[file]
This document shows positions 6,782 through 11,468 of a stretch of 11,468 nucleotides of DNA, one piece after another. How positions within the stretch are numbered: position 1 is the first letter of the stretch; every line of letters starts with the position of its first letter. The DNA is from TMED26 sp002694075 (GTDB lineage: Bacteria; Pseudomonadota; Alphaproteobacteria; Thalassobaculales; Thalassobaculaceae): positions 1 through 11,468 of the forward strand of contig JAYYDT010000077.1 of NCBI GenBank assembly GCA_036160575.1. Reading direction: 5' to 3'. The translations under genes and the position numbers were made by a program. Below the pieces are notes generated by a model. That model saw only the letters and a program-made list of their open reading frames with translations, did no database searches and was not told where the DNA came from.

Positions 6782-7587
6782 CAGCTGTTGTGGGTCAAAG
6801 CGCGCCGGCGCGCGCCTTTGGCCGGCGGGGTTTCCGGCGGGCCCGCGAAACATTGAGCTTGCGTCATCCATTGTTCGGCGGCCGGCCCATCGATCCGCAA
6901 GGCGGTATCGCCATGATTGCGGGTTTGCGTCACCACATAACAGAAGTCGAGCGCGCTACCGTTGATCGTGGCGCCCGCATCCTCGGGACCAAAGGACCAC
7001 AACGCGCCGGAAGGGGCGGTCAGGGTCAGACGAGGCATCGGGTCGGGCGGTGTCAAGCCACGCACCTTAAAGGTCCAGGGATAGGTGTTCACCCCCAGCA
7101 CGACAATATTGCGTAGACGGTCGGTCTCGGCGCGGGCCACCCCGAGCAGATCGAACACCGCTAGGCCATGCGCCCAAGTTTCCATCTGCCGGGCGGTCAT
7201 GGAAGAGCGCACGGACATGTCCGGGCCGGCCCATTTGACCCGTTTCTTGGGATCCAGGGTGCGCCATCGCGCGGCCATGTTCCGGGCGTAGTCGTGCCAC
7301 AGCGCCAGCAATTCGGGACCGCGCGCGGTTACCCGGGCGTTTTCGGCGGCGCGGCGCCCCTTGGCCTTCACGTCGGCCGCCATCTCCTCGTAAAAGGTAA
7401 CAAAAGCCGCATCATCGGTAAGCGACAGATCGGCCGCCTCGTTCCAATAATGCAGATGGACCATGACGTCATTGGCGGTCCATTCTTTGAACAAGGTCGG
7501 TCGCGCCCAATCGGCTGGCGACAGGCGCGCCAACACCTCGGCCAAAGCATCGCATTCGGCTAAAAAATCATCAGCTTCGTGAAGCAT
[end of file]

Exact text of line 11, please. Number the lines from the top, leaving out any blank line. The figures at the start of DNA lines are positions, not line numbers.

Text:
7501 TCGCGCCCAATCGGCTGGCGACAGGCGCGCCAACACCTCGGCCAAAGCATCGCATTCGGCTAAAAAATCATCAGCTTCGTGAAGCAT